Monday, March 17, 2008

The Afghan War: Is it Dangerously Escalating?

With America's Iraq front relatively quiet, the world's attention is beginning to turn to the forgotten war in Afghanistan grabbing the spotlight. Some of the recent headlines proclaim as follows:

Monday, March 17, 2008
A suicide bomber in southern Afghanistan killed seven people, including three civilians and three NATO soldiers, as the Afghan military and the ...
Source: Bloomberg

Monday, March 17, 2008
Despite New Highways, Afghans Drive at Own Risk.
Afghan drivers say the road, and other highways like it, are more like the Wild West.
Source: NPR

Monday, March 17, 2008
Missile Strikes Kill 20 In Pakistan;
Parliament Convenes amid Tensions with Musharraf;
110 Arrested in Connection with Bombing of FBI Agents
Source: Informed Comment

Monday, March 17, 2008
Air strike kills 9 militants following bombing in Pakistan, U.S. says
Source: Reuters

Sunday, March 16, 2008
Missiles from an unmanned drone flattened a suspected militant safehouse Sunday in Pakistan's tribal area along the Afghan border, killing 20.
Source: Associated Press

Thursday, March 13, 2008
Taleban Calling the Shots: In a country that is nearly wholly reliant on wireless communications (for lack of any land-line infrastructure), the main mobile networks (all privately run) have begun switching off service at night after attacks on 10 cell towers, the latest on Tuesday night. Score this round for the Taliban.
Source: Foreign Policy Passport

May 13, 2007
Scores of civilian deaths over the past months from the heavy U.S. and allied reliance on airstrikes to battle Taliban insurgents are threatening popular support for the Afghan government and creating severe strains within the NATO alliance.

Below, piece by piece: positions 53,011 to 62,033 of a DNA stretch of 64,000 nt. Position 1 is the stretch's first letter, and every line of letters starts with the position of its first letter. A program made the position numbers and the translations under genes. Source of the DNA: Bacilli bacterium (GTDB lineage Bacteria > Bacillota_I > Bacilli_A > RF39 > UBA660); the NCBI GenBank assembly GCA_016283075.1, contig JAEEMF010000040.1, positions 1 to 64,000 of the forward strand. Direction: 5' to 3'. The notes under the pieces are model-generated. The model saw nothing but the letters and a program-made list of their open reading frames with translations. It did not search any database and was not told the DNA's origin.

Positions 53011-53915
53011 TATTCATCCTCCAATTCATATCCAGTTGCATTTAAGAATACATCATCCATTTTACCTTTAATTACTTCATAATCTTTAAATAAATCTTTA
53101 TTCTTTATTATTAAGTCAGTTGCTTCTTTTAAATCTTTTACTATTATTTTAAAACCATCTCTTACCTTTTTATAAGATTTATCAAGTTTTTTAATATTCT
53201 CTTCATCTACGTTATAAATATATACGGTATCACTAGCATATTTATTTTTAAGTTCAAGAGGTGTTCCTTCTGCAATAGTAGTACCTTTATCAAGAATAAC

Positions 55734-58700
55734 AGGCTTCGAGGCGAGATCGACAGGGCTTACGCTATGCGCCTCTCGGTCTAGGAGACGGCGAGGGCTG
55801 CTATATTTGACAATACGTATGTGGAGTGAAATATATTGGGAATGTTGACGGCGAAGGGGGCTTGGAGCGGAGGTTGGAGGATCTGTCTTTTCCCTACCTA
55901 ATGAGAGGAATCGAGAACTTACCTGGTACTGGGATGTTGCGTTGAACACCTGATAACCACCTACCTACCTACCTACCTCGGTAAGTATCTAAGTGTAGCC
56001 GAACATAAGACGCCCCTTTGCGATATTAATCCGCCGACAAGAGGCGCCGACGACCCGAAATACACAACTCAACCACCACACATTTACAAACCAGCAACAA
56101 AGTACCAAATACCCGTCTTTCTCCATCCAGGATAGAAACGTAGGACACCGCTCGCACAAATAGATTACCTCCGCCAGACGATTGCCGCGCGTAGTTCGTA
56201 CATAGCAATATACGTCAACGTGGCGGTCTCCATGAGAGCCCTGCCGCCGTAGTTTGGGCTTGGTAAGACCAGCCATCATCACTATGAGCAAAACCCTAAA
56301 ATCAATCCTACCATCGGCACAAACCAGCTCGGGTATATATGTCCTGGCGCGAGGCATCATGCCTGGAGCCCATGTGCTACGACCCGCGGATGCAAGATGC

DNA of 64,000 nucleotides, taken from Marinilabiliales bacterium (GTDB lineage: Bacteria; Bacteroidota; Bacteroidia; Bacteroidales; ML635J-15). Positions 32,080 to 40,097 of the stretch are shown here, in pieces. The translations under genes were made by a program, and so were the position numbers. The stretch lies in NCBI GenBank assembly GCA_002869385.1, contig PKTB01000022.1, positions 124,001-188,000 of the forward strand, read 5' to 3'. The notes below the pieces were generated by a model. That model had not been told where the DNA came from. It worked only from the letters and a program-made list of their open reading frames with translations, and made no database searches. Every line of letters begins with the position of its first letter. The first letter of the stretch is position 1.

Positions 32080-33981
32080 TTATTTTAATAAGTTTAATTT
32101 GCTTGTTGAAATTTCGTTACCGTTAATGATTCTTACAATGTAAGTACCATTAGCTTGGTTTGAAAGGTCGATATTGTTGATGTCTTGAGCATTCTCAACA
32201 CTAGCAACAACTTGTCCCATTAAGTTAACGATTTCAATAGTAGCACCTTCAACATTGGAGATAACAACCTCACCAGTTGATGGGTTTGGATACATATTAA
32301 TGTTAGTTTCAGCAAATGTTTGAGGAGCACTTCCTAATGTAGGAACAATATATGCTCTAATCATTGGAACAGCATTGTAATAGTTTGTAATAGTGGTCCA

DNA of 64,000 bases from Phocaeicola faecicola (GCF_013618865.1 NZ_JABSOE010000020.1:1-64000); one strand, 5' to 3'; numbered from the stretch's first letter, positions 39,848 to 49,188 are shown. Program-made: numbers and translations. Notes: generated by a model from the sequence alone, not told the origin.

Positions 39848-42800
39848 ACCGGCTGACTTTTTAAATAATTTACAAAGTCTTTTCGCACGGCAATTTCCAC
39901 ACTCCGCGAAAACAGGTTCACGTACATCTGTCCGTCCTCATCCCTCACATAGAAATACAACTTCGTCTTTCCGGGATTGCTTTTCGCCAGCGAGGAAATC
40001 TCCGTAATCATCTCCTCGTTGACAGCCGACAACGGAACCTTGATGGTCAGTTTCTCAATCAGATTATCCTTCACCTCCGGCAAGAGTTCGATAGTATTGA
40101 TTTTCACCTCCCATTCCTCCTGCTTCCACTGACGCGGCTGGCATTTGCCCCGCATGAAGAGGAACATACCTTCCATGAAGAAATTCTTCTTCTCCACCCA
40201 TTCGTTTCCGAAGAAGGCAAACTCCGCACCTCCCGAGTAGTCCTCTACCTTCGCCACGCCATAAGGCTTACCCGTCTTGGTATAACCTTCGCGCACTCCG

Source: International Herald Tribune

Most observers, including this scribe, see these headlines as a sign of dangerous escalation of the war in Afghanistan with growing likelihood of expanding into Pakistan and affecting the entire region. Not only are the Taliban resurgent in Afghanistan, they are boldly attacking with impunity inside Pakistan under the new energetic leadership of Baitullah Mehsud.

There are parallels here between the Afghan war and the war in Indochina which began in Vietnam but grew to engulf the entire region including Cambodia and Laos. In Indochina, the US became frustrated with the lack of progress against the Viet Cong and blamed the existence of Viet Cong sanctuaries in the neighboring countries. This was followed by the US invasion of both Laos and Cambodia, resulting in more than a million deaths in carpet bombing. A similar situation is developing here, if you substitute the Viet Cong by the Taleban. The growing US frustration against the Taleban is creating a dangerous situation with the US mounting more and more cross-border attacks into the tribal region of Pakistan.

In spite of their differences with the Bush policies in Iraq, the leading US presidential candidates seem to be in agreement with attacks on insurgent targets in Pakistan, paving the way for a possible "Gulf of Tonkin" type resolution in the US Congress. This situation makes it very likely that the war in Afghanistan will become a regional war outlasting several US administrations, just like the Indochina war did in the 1960s and the early 1970s. With the presence of three nuclear powers in this region, this time the regional war could be catastrophic for the entire region and the world. In such a situation, the US may not be able to pull out like it did in Vietnam. The US policy makers would be well advised to tread with care as they contemplate their policies and actions to deal with the Afghan insurgency.

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